Mind Your Physical Health In Recovery

Physical Health in Recovery

I never expected to live to see 30.

I’m not the only recovering addict to have had that melodramatic thought, and I’m not the only recovering addict to have neglected his health as a consequence. And then one day—if you’re lucky—you’re over 30, and you’re sober, and you have a body you need to take care of.

Neglect Was Normal, and Recovery Brought Imbalance

For years, while I was using, I paid no attention to my physical well-being. My vanity meant I cared about my looks, but the drugs I was using kept me thin. That was good enough.

When I got sober, I ate. And ate. I craved sugar fiercely, a common enough experience for folks recovering from alcohol or opioid addiction. I gained weight and got cavities. I was clean from drugs, but my body was a dumping ground. I ate my feelings, and my health that had been previously compromised by drugs was now compromised by weight gain. I still was not paying attention to my physical health in recovery.

At my sponsor’s suggestion, I took up running. Like many people with addictive personalities, I took to it like a fish to water. Within a few years, I was running marathons and ultramarathons. I had switched one addiction for another—until injuries began to take their toll.

Repairing the Damage We Did

The bottom line is that few of us come to sobriety having treated our bodies well. Worse, in early sobriety we are often so focused on getting our thinking straightened out that we’re left with little time to focus on physical health in recovery. Yet as everyone knows, physical and mental health are linked. If we want to have sustained recovery, we need to be good to our bodies too.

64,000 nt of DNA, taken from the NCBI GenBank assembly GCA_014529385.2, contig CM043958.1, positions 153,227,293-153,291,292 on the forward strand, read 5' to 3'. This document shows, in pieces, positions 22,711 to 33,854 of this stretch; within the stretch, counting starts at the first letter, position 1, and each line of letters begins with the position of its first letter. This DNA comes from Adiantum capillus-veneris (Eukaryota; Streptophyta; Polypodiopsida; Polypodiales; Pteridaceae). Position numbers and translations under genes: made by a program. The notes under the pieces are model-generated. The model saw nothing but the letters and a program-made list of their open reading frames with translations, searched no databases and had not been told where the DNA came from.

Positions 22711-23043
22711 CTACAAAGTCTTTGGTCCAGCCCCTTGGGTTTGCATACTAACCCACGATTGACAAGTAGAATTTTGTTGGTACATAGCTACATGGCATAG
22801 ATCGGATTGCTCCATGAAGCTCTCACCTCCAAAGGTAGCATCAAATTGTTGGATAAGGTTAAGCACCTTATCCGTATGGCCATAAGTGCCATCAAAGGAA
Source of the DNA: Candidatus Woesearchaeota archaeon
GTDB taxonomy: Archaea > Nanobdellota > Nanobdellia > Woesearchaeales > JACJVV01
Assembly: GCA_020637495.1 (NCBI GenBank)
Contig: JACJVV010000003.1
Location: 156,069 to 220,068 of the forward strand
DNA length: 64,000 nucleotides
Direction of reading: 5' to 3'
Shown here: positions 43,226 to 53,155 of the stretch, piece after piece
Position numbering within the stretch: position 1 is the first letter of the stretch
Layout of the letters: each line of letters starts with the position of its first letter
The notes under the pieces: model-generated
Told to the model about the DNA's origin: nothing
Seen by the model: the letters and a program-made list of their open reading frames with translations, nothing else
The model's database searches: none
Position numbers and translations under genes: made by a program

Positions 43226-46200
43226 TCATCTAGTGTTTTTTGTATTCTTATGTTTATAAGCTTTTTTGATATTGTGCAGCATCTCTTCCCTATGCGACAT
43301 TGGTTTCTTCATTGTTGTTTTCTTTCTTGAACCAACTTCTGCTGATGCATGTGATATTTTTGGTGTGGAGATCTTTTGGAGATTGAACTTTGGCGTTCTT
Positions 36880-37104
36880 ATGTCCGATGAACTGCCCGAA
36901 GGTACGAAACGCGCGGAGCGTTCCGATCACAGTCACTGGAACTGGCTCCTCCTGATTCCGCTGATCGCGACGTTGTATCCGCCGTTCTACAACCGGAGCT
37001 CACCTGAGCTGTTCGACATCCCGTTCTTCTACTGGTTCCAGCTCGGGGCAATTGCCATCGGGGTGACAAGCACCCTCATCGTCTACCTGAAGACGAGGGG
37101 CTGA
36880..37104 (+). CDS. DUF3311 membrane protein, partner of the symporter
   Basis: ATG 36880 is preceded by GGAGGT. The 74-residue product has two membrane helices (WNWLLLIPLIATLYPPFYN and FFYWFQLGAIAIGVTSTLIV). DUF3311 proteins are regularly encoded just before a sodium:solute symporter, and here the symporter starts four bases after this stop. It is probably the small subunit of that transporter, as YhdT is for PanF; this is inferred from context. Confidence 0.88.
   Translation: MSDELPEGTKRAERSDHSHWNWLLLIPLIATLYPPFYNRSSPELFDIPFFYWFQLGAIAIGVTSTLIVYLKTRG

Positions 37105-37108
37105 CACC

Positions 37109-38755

Yes, this means paying attention to diet. It means exercise and seeing the doctor. I bet you knew that before you read this. It means something else, though; something both more basic and more important.

Minding Your Physical Health In Recovery Is Planning for the Future

Taking care of your body every day, however imperfectly, is a way of reminding yourself that you’re planning to stick around. No one can guarantee a long life, but we vastly increase our chances of a long, healthy, happy life if we take care of our bodies now. As addicts caught up in addictions, we rarely thought long-term. We expected to die young—or, just as often, we didn’t think about the future at all.

When you watch what you eat, or you exercise, or you make that doctor’s appointment, what you’re really saying is, “I’m worthy of sticking around.” One day at a time, putting that belief into practice can lead to the fulfilling, longer, higher-quality life that you deserve.

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